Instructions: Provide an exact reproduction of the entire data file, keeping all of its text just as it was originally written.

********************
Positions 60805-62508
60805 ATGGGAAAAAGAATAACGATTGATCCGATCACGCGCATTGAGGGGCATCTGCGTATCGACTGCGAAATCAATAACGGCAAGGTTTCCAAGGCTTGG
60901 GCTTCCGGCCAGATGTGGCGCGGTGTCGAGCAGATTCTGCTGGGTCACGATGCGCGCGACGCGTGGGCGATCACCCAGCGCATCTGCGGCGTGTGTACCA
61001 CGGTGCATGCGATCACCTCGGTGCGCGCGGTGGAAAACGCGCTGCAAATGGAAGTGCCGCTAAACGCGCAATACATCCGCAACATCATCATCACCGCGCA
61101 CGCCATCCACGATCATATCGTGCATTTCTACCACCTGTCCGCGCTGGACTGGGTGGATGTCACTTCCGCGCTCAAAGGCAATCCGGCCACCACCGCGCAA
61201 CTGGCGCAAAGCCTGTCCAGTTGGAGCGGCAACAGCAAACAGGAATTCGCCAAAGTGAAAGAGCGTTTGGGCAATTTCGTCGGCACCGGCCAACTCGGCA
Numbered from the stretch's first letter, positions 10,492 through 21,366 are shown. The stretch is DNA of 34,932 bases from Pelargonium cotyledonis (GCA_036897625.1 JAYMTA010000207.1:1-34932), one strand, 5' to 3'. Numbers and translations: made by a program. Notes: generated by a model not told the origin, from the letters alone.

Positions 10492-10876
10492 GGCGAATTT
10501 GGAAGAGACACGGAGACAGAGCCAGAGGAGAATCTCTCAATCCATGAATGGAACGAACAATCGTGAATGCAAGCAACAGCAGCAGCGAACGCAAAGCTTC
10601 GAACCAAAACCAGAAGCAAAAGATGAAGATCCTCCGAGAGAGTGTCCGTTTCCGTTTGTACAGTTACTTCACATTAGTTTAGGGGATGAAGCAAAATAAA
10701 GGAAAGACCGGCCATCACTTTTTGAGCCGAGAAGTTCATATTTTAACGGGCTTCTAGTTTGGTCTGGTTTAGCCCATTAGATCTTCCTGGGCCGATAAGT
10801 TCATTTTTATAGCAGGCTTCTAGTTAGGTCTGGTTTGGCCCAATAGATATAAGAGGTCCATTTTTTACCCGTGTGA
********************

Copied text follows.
Positions 60805-62508
60805 ATGGGAAAAAGAATAACGATTGATCCGATCACGCGCATTGAGGGGCATCTGCGTATCGACTGCGAAATCAATAACGGCAAGGTTTCCAAGGCTTGG
60901 GCTTCCGGCCAGATGTGGCGCGGTGTCGAGCAGATTCTGCTGGGTCACGATGCGCGCGACGCGTGGGCGATCACCCAGCGCATCTGCGGCGTGTGTACCA
61001 CGGTGCATGCGATCACCTCGGTGCGCGCGGTGGAAAACGCGCTGCAAATGGAAGTGCCGCTAAACGCGCAATACATCCGCAACATCATCATCACCGCGCA
61101 CGCCATCCACGATCATATCGTGCATTTCTACCACCTGTCCGCGCTGGACTGGGTGGATGTCACTTCCGCGCTCAAAGGCAATCCGGCCACCACCGCGCAA
61201 CTGGCGCAAAGCCTGTCCAGTTGGAGCGGCAACAGCAAACAGGAATTCGCCAAAGTGAAAGAGCGTTTGGGCAATTTCGTCGGCACCGGCCAACTCGGCA
Numbered from the stretch's first letter, positions 10,492 through 21,366 are shown. The stretch is DNA of 34,932 bases from Pelargonium cotyledonis (GCA_036897625.1 JAYMTA010000207.1:1-34932), one strand, 5' to 3'. Numbers and translations: made by a program. Notes: generated by a model not told the origin, from the letters alone.

Positions 10492-10876
10492 GGCGAATTT
10501 GGAAGAGACACGGAGACAGAGCCAGAGGAGAATCTCTCAATCCATGAATGGAACGAACAATCGTGAATGCAAGCAACAGCAGCAGCGAACGCAAAGCTTC
10601 GAACCAAAACCAGAAGCAAAAGATGAAGATCCTCCGAGAGAGTGTCCGTTTCCGTTTGTACAGTTACTTCACATTAGTTTAGGGGATGAAGCAAAATAAA
10701 GGAAAGACCGGCCATCACTTTTTGAGCCGAGAAGTTCATATTTTAACGGGCTTCTAGTTTGGTCTGGTTTAGCCCATTAGATCTTCCTGGGCCGATAAGT
10801 TCATTTTTATAGCAGGCTTCTAGTTAGGTCTGGTTTGGCCCAATAGATATAAGAGGTCCATTTTTTACCCGTGTGA